• Linkdin
Fashion Talk

Christiane Dolva

Strategy Lead
H&M Foundation

One of our main priorities will be merging the people and the planet perspectives

H&M Foundation accelerates solutions toward a socially inclusive and planet-positive textile industry. It uses philanthropic resources to fund vital research and breakthrough innovation, develop powerful partnerships and create inspiring storytelling that shifts narratives. In a chat with Fibre2Fashion, the Foundation’s Strategy Lead Christiane Dolva talks about the foundation, the Global Change Award, and sustainability.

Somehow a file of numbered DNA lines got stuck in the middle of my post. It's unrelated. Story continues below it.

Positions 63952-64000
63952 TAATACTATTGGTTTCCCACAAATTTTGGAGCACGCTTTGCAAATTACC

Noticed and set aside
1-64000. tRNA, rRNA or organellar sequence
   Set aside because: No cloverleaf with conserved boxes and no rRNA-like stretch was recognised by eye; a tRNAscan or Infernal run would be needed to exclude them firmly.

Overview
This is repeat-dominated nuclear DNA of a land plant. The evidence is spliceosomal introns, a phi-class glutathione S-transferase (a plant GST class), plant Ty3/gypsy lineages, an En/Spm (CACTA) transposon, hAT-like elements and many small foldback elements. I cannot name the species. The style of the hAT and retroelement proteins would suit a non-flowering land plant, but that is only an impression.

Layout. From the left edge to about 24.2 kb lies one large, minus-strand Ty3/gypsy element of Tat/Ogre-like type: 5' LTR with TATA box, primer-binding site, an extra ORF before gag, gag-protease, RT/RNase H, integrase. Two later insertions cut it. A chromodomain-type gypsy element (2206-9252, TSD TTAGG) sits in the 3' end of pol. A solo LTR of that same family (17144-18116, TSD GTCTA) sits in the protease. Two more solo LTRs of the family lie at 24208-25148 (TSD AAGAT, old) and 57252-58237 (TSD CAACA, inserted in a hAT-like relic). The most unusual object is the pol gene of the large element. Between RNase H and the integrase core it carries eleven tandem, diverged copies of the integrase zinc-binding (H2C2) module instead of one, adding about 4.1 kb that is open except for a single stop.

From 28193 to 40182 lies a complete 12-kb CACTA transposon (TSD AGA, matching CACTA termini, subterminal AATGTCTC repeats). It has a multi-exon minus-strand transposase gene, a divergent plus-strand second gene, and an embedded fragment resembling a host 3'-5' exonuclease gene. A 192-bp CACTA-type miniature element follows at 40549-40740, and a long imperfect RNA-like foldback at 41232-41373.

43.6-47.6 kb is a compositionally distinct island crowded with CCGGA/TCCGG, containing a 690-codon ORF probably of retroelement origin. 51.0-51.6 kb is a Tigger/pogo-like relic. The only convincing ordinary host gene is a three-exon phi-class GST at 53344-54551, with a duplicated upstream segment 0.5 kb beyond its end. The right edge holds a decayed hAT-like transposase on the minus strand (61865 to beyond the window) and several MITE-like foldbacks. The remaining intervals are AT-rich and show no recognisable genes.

Fibre2Fashion: As the H&M Foundation Strategy Lead, what are your primary responsibilities and areas of focus within the organisation?

Christiane Dolva:

I am responsible for setting out the strategic direction for the Planet Positive pillar of H&M Foundation. I work with different kind of partnerships to speed up meaningful research and innovation, and I also connect different actors in the industry to adopt and scale new ways of working that can help transform the industry towards a planet-positive fashion future.

 

F2F: Can you provide an overview of the H&M Foundation’s mission and its role within H&M’s sustainability efforts?

CD: